Method for the selection of Lactococcus lactis mutants producing excess carbon dioxide
One of the characteristics of Roquefort cheese is the presence of irregularly shaped openings. Although many factors affect the development of opening in blue-veined cheeses (Martley & Crow, 1996), the limiting step in the case of Roquefort cheese is the production of CO2 by lactic acid bacteria (J.-P. Reverbel, pers. comm.). Most of the opening occurs after moulding; the process is difficult to control and many manufacturing runs result in cheeses with an insufficient opening. Concentrated suspensions of Leuconostoc strains are used to increase the production of CO2 (Devoyod & Muller, 1969), but it would clearly be useful to have microorganisms that produce larger quantities of the gas. McKay & Baldwin (1974) isolated a spontaneous mutant of Lactococcus lactis that produced more acetoin and CO2 than the parent strain. This mutant was lactate dehydrogenase (LDH)-deficient, which favoured the conversion of pyruvate into end products other than lactate. Following nitrosoguanidine mutagenesis, we isolated three Lc. lactis mutants whose LDH activities were reduced to varying extents and which produced varying amounts of CO2 (Boumerdassi et al. 1997). Subsequent work showed that these mutants were unstable on successive subculture in milk or synthetic broth (El Attar et al. 2000).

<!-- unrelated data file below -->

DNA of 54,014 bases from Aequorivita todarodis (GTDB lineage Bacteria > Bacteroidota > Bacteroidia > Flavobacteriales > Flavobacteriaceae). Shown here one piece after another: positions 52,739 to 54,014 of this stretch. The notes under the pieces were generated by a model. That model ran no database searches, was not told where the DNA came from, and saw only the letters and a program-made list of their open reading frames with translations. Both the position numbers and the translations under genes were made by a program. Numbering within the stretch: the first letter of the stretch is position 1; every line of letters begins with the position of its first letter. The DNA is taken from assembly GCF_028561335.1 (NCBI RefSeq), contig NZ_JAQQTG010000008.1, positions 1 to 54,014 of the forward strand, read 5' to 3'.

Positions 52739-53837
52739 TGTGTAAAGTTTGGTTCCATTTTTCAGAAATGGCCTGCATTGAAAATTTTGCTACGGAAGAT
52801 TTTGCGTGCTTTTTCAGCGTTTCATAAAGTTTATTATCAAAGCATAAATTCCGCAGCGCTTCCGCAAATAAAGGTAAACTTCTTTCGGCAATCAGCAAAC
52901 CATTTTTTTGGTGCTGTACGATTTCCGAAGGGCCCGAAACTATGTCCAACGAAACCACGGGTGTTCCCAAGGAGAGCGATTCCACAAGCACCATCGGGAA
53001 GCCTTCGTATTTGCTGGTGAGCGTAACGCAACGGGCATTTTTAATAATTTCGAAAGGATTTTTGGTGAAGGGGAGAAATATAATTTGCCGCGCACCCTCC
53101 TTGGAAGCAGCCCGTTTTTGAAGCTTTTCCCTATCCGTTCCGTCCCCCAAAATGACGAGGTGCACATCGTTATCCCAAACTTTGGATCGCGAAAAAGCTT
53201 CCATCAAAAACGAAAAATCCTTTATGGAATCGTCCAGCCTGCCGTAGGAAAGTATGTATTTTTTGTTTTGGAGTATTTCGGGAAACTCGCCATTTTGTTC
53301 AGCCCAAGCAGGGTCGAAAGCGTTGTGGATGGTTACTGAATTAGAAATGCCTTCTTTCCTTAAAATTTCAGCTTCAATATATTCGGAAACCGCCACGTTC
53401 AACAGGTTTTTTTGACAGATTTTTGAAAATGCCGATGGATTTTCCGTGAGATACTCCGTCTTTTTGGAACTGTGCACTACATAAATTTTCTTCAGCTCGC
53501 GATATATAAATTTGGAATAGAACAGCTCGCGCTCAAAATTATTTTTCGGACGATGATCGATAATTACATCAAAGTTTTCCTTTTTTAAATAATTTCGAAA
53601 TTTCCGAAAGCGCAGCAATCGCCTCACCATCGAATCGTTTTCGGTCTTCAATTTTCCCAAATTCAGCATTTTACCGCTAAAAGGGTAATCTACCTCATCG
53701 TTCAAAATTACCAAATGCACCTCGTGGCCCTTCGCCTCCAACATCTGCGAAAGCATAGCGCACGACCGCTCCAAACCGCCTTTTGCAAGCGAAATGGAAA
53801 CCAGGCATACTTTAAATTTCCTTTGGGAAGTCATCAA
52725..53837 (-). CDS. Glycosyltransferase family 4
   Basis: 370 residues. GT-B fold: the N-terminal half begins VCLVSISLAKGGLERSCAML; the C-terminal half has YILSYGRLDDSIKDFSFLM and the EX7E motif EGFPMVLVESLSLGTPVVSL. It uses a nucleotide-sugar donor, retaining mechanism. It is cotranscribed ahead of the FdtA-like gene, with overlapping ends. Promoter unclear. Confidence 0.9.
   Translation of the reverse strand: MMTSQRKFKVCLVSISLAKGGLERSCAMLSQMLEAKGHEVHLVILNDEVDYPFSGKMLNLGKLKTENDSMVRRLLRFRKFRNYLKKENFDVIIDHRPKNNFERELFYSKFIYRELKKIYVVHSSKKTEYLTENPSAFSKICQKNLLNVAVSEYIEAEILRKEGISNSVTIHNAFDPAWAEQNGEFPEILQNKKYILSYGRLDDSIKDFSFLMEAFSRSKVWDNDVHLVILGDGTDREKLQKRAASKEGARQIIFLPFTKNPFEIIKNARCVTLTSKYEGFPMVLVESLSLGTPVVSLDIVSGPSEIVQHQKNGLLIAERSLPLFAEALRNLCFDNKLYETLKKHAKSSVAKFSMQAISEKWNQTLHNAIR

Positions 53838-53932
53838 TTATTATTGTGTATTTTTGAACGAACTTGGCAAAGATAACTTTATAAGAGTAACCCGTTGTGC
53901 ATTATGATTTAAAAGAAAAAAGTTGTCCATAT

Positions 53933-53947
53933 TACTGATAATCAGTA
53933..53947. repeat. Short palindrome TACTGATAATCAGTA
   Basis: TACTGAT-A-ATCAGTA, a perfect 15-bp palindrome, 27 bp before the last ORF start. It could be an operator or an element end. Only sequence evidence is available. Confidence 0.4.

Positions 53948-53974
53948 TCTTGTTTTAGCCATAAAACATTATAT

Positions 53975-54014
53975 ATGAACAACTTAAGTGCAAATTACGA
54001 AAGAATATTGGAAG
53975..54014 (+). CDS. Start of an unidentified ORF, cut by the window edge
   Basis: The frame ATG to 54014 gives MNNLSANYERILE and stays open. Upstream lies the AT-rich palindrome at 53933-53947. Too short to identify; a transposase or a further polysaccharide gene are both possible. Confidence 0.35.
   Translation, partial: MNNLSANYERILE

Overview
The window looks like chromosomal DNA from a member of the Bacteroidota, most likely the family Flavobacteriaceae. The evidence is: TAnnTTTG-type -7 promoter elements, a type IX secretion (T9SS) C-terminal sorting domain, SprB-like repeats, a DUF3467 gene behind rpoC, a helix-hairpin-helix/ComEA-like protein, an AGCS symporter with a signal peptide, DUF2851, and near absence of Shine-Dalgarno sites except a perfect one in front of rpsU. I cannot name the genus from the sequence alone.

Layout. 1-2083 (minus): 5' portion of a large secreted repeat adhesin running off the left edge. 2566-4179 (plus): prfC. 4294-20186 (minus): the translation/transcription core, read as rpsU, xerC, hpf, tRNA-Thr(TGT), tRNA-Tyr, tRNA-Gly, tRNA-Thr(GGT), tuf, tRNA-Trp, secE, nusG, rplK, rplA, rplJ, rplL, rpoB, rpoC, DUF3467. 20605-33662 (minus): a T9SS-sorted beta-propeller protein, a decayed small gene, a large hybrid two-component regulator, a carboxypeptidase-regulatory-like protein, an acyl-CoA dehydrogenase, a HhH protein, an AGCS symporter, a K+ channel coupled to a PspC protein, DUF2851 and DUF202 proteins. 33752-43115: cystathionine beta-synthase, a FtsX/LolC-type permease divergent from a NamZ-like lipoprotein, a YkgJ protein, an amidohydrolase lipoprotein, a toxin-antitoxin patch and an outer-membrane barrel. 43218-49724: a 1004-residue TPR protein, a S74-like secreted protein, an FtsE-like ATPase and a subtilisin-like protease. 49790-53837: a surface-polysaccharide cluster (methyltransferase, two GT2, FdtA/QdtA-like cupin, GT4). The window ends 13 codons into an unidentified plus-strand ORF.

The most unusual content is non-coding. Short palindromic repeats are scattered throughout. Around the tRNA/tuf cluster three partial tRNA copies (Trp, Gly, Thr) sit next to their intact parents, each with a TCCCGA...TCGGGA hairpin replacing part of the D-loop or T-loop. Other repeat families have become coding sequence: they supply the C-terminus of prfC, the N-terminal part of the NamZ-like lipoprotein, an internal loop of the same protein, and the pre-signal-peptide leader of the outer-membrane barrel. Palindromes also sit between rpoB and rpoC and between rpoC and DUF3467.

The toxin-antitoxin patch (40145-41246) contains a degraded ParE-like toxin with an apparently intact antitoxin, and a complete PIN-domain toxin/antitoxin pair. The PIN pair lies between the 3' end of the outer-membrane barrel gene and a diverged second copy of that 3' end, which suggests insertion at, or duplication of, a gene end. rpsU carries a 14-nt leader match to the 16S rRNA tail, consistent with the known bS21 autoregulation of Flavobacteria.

The aim of our current work was to select a large number of Lc. lactis mutants producing excess CO2. This would increase the probability of selecting stable mutants and also provide a collection of strains with differing gas production activities. Currently available screening methods are, however, unsuitable for processing large numbers of mutants, which is why we have developed an improved screening method.(Received October 4 1999)
(Accepted June 8 2000)
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p1 Present address: Nestlé Product Technology Centre, F-14100 Lisieux, France.